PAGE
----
by Andrew Wiard for theBPPA
Or, at least, tell the millions of viewers who search millions of pictures every day where to go to license them. From late 2020 Google links them directly to your website – provided you have entered the correct link into your IPTC metadata.
This is extremely easy and simple to do, and to incorporate into your daily workflow. Here’s how.
If you have entered the Four Cs into your IPTC metadata ( see the BPPA’s Four Cs, Five Ws and an A ), Google already reveals three of these, Creator, Credit and Copyright, so it should be clear who took your pictures and who owns them. But they also need to know how to license them.
Time now to add the Fifth C. Google calls this the IPTC Web Statement of Rights field, but it appears in photographic software with labels such as Copyright Info ( Photoshop and Bridge ), Copyright Info URL ( Lightroom ) and Copyright URL ( Photo Mechanic ). That’s the Fifth C.
The web link you enter here should lead to what it says on the tin, your copyright information, a licence, or licences available, or a contact to find out more details – whatever information you choose to provide.
One caveat – for Google to recognise this link it must begin ‘http’ or ‘https’, taking the form of a full web address.
As here in Photoshop:
And here in Photo Mechanic:
That done Google places a badge on your pictures indicating that your information is available and linking to it.
That’s all you need to do. It’s as simple as that. There’s a lot more to Google’s scheme, outlined below, but that’s the only requirement to get your badge, and tell the world what they need to know to license your work.
The badge also uses a second set of fields for further Licensor information, not required but recommended. This is partly because the copyright owner is not necessarily the licensor. Your pictures might be licensed by an agent, not you. It is even possible for you to distribute some of your pictures directly using your own fifth C, others through a licensor. Or, you could use the Licensor fields as an additional way to license your pictures yourself.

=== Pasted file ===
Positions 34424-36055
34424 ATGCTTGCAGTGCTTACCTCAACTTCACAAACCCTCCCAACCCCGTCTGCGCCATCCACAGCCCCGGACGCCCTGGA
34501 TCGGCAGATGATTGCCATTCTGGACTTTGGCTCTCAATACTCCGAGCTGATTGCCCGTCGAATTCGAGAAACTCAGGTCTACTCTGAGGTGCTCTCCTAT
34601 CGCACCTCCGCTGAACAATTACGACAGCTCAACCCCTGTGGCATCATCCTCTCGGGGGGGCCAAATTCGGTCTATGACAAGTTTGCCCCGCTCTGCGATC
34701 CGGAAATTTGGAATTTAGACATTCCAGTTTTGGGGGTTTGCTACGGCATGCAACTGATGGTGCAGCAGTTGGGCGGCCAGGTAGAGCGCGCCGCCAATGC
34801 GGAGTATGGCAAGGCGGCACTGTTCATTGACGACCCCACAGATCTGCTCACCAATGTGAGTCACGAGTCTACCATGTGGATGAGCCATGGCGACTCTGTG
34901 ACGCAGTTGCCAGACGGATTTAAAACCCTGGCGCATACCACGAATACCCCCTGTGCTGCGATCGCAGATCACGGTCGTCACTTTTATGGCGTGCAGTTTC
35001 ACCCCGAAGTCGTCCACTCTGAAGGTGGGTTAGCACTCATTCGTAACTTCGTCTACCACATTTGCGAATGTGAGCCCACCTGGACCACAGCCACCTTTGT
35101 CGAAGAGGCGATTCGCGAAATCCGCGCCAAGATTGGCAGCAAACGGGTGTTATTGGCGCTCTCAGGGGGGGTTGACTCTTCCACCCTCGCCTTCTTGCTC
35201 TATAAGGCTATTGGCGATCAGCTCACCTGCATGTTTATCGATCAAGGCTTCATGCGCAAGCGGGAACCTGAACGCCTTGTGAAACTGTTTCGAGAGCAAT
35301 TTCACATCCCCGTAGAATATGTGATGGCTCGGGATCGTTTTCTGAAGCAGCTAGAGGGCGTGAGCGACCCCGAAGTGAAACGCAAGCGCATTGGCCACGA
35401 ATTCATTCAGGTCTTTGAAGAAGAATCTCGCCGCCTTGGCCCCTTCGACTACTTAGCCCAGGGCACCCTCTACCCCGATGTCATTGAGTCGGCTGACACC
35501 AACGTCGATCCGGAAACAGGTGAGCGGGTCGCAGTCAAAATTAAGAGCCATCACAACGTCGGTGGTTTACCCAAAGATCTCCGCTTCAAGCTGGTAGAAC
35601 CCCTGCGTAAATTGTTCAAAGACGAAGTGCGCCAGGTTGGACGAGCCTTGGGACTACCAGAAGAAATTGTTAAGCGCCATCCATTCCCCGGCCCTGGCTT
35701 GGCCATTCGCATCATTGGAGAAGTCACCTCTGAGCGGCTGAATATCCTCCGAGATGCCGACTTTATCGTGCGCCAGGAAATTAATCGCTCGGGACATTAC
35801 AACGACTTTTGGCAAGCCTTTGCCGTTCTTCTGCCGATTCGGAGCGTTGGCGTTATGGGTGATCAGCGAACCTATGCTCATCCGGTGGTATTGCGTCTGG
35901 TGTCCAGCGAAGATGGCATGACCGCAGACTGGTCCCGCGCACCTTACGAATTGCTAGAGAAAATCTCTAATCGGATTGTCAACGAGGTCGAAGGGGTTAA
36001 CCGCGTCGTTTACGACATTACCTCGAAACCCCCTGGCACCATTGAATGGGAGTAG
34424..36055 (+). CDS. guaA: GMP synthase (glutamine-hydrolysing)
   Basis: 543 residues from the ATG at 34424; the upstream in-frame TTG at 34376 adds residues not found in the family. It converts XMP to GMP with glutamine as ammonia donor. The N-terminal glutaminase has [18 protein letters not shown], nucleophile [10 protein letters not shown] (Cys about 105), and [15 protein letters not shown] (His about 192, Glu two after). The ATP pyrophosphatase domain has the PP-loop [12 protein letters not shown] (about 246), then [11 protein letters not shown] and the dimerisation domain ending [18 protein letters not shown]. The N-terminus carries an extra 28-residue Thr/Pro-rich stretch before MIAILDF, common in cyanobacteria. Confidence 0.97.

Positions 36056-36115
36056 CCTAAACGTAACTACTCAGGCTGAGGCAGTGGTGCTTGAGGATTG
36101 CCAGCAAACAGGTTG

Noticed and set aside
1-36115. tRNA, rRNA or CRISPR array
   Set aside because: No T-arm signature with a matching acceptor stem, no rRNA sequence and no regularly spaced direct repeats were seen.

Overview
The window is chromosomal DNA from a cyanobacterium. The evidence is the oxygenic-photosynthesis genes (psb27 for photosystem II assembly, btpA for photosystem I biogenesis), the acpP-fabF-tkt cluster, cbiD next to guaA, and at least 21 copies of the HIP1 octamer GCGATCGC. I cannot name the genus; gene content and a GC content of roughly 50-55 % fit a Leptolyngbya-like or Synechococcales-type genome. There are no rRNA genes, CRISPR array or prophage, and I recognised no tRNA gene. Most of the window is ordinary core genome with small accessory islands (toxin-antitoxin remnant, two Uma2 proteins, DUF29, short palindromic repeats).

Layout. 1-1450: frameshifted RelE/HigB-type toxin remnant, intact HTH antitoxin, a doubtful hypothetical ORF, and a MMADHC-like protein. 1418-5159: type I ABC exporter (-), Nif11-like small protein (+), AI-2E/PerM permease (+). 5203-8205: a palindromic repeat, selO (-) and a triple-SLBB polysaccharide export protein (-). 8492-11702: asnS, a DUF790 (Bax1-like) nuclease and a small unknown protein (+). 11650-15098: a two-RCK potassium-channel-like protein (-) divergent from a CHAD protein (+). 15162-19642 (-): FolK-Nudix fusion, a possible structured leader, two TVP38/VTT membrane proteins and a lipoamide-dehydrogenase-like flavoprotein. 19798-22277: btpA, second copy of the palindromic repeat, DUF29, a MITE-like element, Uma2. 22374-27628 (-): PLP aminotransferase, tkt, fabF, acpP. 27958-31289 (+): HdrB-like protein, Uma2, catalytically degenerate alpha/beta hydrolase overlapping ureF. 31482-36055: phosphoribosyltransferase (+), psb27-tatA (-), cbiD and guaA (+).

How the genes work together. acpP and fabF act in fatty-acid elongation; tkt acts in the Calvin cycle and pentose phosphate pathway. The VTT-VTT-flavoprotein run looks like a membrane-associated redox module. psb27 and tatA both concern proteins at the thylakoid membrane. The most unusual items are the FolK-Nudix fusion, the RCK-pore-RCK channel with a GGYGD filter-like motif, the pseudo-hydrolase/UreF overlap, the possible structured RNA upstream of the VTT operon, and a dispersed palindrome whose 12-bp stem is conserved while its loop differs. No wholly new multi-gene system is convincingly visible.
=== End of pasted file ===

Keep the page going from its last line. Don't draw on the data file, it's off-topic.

This requires the IPTC Licensor URL field, a web address in a sub-section of the Licensor field, which in turn is to be found within the IPTC Extension of IPTC metadata.
Not all photographic software is yet fully compatible with IPTC Extension metadata fields, but the relevant information can be entered via File Info in Photoshop and Bridge, and through the sidebar metadata panels of Lightroom. The name of the licensor goes in the Licensor field, and the web link, again a full web address, should link to licensing information.
Here in Photoshop:
And here in Lightroom:
Google does provide an alternative way of making the above information accessible, by adding ‘structured data fields’ to web pages. In plain English inserting IPTC info into the pages themselves. This procedure however is far from plain and simple. It is avoided in this brief guide because almost all photographers will already be editing the IPTC in pictures, and because where both web page and photo metadata are present Google reads the former not the latter.
Here below is Google’s statement of the information they need to be entered into your IPTC photo metadata:
So, in addition to your four Cs, now add your 5th C, and maybe an L for Licensor.
And don’t forget the A – A for always, always enter this information into all your pictures.